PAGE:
Tim Farron, the Lib Dem president, underlined his popularity with grassroots as he jogged up to the stage at the Independent’s fringe event to the fervent cheers of activists. They were eating out of his hand as he answered questions for an hour with Steve Richards.
Farron threw his weight behind Nick Clegg as leader, praising the Deputy Prime Minister’s ability to remain a warm and engaging man in spite of the trials of his job. But he blew pretty cold on his leader’s tuition fee apology, emphasising that it was a ‘totemic’ issue, and arguing that Lib Dems would be wrong to expect this to be a ‘turnaround’ for the party’s fortunes as reneging on the pledge had damaged their standing for a ‘generation’.
What was really surprising was the way Farron, in spite of frequent provocation from Richards, swerved away from attacking the Conservatives in the way that he has previously done. He was honest that he found it ‘awkward’ to be in coalition with the Conservatives, but he later added that there were some good pro-coalition Tories in parliament too (a few delegates hissed theatrically at this point).
Instead, he took aim at the Labour party, in the same way he did in yesterday’s speech. ‘They are a hard bunch to deal with,’ he said, adding that he had seen the liberal elements stripped out of the party, leaving it with a distinctly authoritarian character. He also said he didn’t have the numbers of any senior Labour figure on his phone.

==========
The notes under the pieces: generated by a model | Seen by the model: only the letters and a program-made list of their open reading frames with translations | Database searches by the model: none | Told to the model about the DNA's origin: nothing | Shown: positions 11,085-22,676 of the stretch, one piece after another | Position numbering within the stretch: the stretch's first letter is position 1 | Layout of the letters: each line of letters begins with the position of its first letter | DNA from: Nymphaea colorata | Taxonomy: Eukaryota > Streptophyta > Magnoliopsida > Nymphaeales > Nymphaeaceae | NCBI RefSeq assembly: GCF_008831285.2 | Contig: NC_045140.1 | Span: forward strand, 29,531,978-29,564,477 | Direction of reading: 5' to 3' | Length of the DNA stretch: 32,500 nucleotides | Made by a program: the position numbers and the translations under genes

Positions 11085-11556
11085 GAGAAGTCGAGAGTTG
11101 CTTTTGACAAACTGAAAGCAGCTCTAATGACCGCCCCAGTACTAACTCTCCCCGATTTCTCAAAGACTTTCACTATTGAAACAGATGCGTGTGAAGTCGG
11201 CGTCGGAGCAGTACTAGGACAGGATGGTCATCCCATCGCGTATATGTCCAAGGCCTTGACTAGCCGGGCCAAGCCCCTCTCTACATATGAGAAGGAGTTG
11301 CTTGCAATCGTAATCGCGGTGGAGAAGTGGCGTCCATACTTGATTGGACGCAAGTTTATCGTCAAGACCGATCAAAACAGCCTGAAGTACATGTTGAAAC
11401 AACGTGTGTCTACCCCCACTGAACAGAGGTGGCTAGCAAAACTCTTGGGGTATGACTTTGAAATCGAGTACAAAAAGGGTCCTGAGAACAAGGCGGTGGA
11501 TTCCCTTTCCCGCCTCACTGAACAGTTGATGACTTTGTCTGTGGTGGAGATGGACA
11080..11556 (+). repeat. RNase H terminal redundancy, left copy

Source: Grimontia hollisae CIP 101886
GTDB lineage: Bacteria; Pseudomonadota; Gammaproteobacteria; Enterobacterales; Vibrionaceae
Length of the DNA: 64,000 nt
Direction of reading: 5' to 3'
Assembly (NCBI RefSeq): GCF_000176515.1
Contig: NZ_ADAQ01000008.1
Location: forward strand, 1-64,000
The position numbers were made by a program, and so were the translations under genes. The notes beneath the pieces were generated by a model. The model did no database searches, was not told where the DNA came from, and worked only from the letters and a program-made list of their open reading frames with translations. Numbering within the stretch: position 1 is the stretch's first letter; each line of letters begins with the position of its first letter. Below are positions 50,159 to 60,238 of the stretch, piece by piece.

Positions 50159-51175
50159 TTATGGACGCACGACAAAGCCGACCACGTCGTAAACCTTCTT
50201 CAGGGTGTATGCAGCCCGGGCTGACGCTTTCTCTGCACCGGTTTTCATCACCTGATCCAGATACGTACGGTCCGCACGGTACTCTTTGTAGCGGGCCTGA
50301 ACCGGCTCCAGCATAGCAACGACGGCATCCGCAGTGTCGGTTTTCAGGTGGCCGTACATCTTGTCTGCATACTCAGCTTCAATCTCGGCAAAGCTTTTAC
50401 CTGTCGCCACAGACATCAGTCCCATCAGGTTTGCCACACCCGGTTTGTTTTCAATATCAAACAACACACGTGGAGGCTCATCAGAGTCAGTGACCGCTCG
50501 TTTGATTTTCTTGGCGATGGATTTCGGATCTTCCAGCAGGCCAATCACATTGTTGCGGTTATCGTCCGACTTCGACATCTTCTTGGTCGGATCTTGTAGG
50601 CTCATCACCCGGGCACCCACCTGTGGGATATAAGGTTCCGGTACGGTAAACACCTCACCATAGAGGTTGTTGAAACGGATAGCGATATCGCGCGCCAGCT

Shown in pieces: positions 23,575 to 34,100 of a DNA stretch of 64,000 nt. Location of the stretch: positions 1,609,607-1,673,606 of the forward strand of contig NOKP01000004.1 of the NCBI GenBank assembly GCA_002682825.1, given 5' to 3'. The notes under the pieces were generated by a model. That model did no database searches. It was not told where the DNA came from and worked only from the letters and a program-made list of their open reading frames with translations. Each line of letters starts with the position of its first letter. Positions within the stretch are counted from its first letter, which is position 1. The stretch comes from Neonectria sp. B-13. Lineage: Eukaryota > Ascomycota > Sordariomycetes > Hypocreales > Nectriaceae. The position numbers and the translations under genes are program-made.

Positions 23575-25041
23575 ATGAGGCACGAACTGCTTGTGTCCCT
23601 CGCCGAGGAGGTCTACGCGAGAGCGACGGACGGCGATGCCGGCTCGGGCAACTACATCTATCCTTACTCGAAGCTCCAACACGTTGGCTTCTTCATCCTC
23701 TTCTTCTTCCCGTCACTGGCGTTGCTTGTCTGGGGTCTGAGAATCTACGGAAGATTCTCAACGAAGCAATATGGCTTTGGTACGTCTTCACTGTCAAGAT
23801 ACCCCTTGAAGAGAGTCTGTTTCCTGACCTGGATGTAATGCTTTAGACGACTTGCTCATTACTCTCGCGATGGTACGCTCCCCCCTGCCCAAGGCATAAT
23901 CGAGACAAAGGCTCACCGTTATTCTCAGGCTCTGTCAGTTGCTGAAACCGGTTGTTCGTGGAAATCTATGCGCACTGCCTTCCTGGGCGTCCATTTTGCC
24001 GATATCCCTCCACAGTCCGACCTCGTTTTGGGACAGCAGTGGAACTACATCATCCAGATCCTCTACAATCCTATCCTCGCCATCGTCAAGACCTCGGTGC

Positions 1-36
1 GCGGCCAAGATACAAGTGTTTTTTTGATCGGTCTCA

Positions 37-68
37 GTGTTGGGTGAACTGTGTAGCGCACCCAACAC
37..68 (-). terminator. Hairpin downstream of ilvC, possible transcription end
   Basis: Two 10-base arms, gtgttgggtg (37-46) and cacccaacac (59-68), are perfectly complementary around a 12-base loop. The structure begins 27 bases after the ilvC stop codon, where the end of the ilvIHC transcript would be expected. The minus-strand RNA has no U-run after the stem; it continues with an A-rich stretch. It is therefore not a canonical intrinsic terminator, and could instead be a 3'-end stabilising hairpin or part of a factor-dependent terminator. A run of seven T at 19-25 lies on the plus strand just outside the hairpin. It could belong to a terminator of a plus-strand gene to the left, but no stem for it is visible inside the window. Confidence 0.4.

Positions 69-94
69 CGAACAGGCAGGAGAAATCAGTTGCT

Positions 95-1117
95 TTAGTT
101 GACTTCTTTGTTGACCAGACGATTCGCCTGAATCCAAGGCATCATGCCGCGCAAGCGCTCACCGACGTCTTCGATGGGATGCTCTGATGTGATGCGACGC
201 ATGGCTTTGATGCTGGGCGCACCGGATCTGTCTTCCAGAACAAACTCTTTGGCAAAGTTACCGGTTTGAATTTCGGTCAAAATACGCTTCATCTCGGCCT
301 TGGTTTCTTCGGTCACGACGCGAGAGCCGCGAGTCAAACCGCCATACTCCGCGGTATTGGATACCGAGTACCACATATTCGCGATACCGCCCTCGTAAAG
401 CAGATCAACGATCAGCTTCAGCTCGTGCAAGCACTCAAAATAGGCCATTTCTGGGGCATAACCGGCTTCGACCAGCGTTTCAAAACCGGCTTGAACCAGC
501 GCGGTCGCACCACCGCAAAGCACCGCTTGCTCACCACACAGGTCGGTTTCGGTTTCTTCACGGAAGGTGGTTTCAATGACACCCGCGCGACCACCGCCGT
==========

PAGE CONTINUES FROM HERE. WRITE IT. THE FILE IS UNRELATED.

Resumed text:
Yet much of what Farron said about the economy would have been music to Ed Balls’ ears. He repeated his support for Keynesian policies, and argued that if the books would balance, he would like to see a return to the government funding new social housebuilding. The audience loved his attacks on Labour: they fight the party every day on a local level. But his desire to avoid the vehement attacks on the Conservative party like the ones Farron has launched over the past two years is strange.